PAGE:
Covid-19 man­u­fac­tur­ing roundup: FDA frees up more Emer­gent vac­cine dos­es; Pfiz­er and Viet­nam dis­cuss tech trans­fer — re­port

The FDA has freed up yet an­oth­er batch of J&J Covid-19 vac­cines that were held up due to con­t­a­m­i­na­tion at Emer­gent’s Bal­ti­more Bayview plant.

In a let­ter ad­dressed to J&J’s North Amer­i­can Reg­u­la­to­ry leader Ru­ta Walawalkar, the agency re-is­sued emer­gency use au­tho­riza­tion to one more batch on Ju­ly 13. That will free up an­oth­er 10 mil­lion dos­es Bloomberg re­ports.

“I am waiv­ing Cur­rent Good Man­u­fac­tur­ing Prac­tice re­quire­ments for this batch, and on­ly this batch, for the du­ra­tion of this EUA,” the let­ter, signed by di­rec­tor of vac­cines and re­search Mar­i­on Gru­ber, says. “This con­cur­rence does not add any oth­er batch­es man­u­fac­tured at this fa­cil­i­ty to the EUA at this time and does not add the fa­cil­i­ty it­self to the EUA at this time, nor does the EUA cov­er vac­cine man­u­fac­tured by com­bin­ing this batch with dif­fer­ent batch­es of drug sub­stance that are not au­tho­rized ex­plic­it­ly un­der this EUA.”

That marks the fifth batch of drug sub­stance that has been freed up af­ter a mishap that led to 75 mil­lion to­tal dos­es be­ing de­stroyed and tens of mil­lions more held back for test­ing. This brings the num­ber of J&J batch­es re­leased to about 50 mil­lion.

A batch of the vac­cine dos­es cleared last week had not yet been bot­tled, The New York Times re­port­ed, and US Pres­i­dent Joe Biden’s ad­min­is­tra­tion has not yet re­vealed what it will do with the dos­es. They could be head­ed else­where, as the US has just pledged 1 mil­lion dos­es of J&J’s jab to Bo­livia by Thurs­day, ac­cord­ing to CNN.

Pfiz­er and Viet­nam dis­cuss tech trans­fer: re­port

As Viet­nam sees a record num­ber of new Covid-19 in­fec­tions, the coun­try’s gov­ern­ment says it’s in talks with Pfiz­er about the pos­si­bil­i­ty of a tech­nol­o­gy trans­fer or open­ing a Pfiz­er plant, Reuters re­port­ed Wednes­day.

In June, the coun­try’s health min­istry said a lo­cal com­pa­ny was lined up to man­u­fac­ture the jab af­ter a trans­fer deal was ne­go­ti­at­ed with “an uniden­ti­fied US part­ner.” It did hint that the vac­cine would be mR­NA based and Pfiz­er’s vac­cine is ap­proved for use in the coun­try, along with Chi­na’s Sinopharm and As­traZeneca’s jab.

The coun­try had suc­cess­ful­ly staved off the virus for much of the pan­dem­ic, but since April, has bat­tled a stub­born out­break, which has ap­plied pres­sure on its gov­ern­ment to ramp up its vac­cine in­oc­u­la­tion. Few­er than 300,000 peo­ple in the coun­try have got­ten the shot, Reuters said.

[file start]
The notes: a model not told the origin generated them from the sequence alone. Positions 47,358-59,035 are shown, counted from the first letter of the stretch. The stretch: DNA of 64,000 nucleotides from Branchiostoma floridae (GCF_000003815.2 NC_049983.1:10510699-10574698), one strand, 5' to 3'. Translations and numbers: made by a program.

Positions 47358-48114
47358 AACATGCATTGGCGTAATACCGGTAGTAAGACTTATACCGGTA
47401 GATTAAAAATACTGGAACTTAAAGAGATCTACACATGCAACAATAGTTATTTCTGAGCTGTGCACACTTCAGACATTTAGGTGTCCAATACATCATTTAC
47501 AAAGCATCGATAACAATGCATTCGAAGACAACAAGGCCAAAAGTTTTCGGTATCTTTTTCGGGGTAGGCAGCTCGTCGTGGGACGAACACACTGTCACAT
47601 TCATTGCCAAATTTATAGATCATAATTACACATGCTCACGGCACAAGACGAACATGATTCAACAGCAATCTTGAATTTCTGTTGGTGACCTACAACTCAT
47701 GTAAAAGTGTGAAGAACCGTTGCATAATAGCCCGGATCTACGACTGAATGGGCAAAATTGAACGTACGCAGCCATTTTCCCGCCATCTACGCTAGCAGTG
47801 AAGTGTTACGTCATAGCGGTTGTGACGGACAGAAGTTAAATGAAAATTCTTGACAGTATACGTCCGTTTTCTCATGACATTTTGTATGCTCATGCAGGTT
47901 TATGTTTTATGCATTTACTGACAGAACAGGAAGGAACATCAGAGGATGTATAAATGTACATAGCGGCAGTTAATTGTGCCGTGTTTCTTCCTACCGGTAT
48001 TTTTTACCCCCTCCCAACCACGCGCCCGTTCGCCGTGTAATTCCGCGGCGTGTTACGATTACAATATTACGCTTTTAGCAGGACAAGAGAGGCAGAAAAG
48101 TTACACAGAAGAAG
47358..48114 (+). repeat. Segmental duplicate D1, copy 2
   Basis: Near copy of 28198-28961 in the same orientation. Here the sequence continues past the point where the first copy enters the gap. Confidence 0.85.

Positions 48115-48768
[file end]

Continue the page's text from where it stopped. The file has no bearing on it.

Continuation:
Over 90% of the coun­try’s cas­es have been re­port­ed since May.

Pi­o­neer­ing Click Chem­istry in Hu­mans

Reimagining cancer treatments

Cancer is a leading cause of death worldwide, accounting for nearly 10 million deaths in 2020, which is nearly one in six deaths. Recently, we have seen incredible advances in novel cancer therapies such as immune checkpoint inhibitors, cell therapies, and antibody-drug conjugates that have revamped cancer care and improved survival rates for patients.

Despite this significant progress in therapeutic targeting, why are we still seeing such a high mortality rate? The reason is that promising therapies are often limited by their therapeutic index, which is a measure of the effective dose of a drug, relative to its safety. If we could broaden the therapeutic indices of currently available medicines, it would revolutionize cancer treatments. We are still on the quest to find the ultimate cancer medicine – highly effective in several cancer types, safe, and precisely targeted to the tumor site.

Joshua Cohen (L) and Justin Klee, Amylyx co-CEOs

BREAK­ING: Af­ter long and wind­ing road, FDA ap­proves Amy­lyx's ALS drug in vic­to­ry for pa­tients and ad­vo­ca­cy groups

For just the third time in its 116-year history, the FDA has approved a new treatment for Lou Gehrig’s disease, or ALS.

US regulators gave the thumbs-up to the drug, known as Relyvrio, in a massive win for patients and their families. The approval, given to Boston-area biotech Amylyx Pharmaceuticals, comes after two years of long and contentious debates over the drug’s effectiveness between advocacy groups and FDA scientists, following the readout of a mid-stage clinical trial in September 2020.

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Ivan Cheung, Eisai US chairman and CEO

Bio­gen, Ei­sai re­fresh amy­loid hy­poth­e­sis with PhI­II show­ing Alzheimer's med slows cog­ni­tive de­cline

In the first look at Phase III data for lecanemab, Eisai and Biogen’s follow-up Alzheimer’s drug to the embattled Aduhelm launch, results show the drug passed with flying colors on a test looking at memory, problem solving and other dementia metrics.